I have been reviewing James McGrath’s book, The Only True God: Early Christian Monotheism in Its Jewish Context. While I do not want to give away the ‘spoilers’ so to speak, I want to give an honest review, so here it goes:
During the first chapters of the book, McGrath lays out well his understanding of monotheism in ancient Judaism, which he continues to build upon in later chapters. It is here, as any good author does, that he plants seeds which is brought to fruition as he progresses. It is also here where he gets my attention with such motifs for monotheism as worship and creation.
McGrath approaches the subject with care, and almost apprehension, so as to not go too far too fast. He writes for the common reader, often explaining himself in more detail than perhaps he should – but this is to the reader’s advantage. Further, from time to time he leads his readers back to previous explanations, reminding them before he proceeds.
By now, most of you know that I have been reviewing James McGrath’s latest book, The Only True God: Early Christian Monotheism in Its Jewish Context. This will be my last in the series of the rolling reviews, with a final review to follow sometime this week.
In this chapter co-written with Dr. Jerry Truex, McGrath dialogues with Alan Segal’s theory on the Two Powers Heresy in early Rabbinic Judaism. Segal interprets this theory as a ‘principal angelic or hypostatic manifestation in heaven was equivalent to God.’ (p124, n1). Segal’s point, I believe, is that he feels Christianity developed from this hypothetical heresy supposedly found in 1st century Judaism, or at the very list, Segal believes that the two powers heresy found in later Jewish sources refer to the burgeoning Christian movement.
This, besides the endnotes, is the major problem of the book. While some may find it pleasing to see McGrath dialogue with others on this subject – primarily Hurtado and Bauckham, it feels to me as if I am joining a trilogy on the last few pages of a book. While I do not dismiss the need for such dialogues, especially in this field, I feel that more attention should have been given to establishing arguments independent of other works, not based as a response to them (if this was possible).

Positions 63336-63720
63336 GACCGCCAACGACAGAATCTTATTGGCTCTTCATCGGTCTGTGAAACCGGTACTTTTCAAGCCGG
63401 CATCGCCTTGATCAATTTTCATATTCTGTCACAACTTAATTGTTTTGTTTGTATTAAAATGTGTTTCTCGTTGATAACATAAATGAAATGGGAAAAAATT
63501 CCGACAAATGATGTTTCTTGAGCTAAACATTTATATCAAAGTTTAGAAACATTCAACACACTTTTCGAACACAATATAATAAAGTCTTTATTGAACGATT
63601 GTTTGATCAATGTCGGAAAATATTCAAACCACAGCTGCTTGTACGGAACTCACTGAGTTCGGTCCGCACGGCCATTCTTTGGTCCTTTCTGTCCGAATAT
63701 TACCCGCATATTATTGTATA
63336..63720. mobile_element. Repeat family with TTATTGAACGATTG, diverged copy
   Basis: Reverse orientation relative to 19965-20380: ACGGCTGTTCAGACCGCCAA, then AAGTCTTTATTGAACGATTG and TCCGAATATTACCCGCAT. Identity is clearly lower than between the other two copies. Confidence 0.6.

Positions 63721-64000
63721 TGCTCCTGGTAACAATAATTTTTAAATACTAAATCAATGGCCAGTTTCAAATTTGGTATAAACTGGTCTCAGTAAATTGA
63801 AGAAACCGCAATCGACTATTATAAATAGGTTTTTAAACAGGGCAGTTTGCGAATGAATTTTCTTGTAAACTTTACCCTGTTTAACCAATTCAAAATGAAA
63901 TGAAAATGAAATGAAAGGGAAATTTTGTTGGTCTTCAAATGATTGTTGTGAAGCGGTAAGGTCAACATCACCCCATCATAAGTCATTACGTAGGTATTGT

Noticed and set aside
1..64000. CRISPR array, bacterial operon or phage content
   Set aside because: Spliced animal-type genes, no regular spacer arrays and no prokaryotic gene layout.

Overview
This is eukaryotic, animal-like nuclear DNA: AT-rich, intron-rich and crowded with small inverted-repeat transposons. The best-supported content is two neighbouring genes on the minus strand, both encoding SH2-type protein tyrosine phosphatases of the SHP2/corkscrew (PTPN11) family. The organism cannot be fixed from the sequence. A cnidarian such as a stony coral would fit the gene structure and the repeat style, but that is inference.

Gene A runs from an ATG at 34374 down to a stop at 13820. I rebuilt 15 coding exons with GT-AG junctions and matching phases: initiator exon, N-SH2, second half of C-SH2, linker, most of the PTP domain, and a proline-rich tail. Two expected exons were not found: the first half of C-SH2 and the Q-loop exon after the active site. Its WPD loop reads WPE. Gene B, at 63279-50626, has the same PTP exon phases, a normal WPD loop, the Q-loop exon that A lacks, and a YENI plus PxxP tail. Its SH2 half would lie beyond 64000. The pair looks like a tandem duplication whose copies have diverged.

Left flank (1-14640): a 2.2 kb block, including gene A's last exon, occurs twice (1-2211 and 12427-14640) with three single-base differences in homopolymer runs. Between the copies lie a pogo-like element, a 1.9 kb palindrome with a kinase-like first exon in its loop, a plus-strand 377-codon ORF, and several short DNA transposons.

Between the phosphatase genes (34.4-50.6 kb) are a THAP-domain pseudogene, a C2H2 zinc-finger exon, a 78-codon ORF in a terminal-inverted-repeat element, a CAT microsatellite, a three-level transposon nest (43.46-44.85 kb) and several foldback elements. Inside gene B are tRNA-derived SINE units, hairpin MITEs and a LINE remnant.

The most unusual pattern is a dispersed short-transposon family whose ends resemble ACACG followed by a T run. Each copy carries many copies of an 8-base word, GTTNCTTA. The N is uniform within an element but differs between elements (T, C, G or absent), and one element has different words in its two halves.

In this chapter, McGrath sufficiently answers – from what I could find in the endnotes and other responses from various sources to Segal – Segal’s theories, especially the redating of such theories. He notes the ‘shortcomings’ in the theory which forgets redaction time in the Mishnah and Tosefta. The author does well in making the point that it is possible that either this heresy didn’t exist in the 1st century Judaism (which would prevent Judaism and Christianity from separating over it) or that it simply was not considered a heresy (which would prevent Judaism and Christianity from separating over it).
Further, the author(s) begins to delve into answering the direction of monotheism in Judaism based on sacrificial (cultic) worship which had to take place due to destruction of the Temple in 70 a.d. McGrath makes comments in regard to failed Messiahs, such as Bar Kochba (and by virtue other Messiahs that had been tried as criminals before Rome, found guilty, and executed), which should open the conversation up to why Judaism and Christianity began to diverge. It is here that he makes great strides in winning me over to a portion of his argument concerning the separation of Judaism and Christianity, that it was not monotheism (of the 1st century version of Monothesim) which separate the two, but perhaps a single (failed) Messiah.
McGrath briefly discusses the issues around Rabbi Akiba and his endorsement of the failed messiah figure of Bar Kochba(p87-89). Because of his endorsement of a leader who was later rejected by the Jews because a failed revolt and subsequent execution at the hands of the Romans, later passages in the Talmud associated with the Rabbi a (vague) reference to the belief in ‘two powers.’ While this is a passing discussion (concerning the failed Messiah) it is a hint of the separation, I believe.
In answering the dating and general thoughts by Segal, McGrath also begins to answers the questions regarding the separation of Judaism and Christianity. A theory (p92) is developed by McGrath which relates that the separation, in part, came from a need to redefine Monotheism in light of the end of sacrificial worship. While previous generations of Judaism allowed for divine agency, after the destruction of the Temple, a line had to be drawn which focused worship only on God, removing any allowances for worship of a secondary individual. It came down to creation – the lines began to be drawn. While it was not the notion of a divine agent being worshiped which first separated Judaism and Christian, as sacrificial worship ended, and monotheism was seemingly redefined, the idea of worshipping Christ as God became a severe separator.
This chapter, like the one on John’s monotheism is again, copernicum.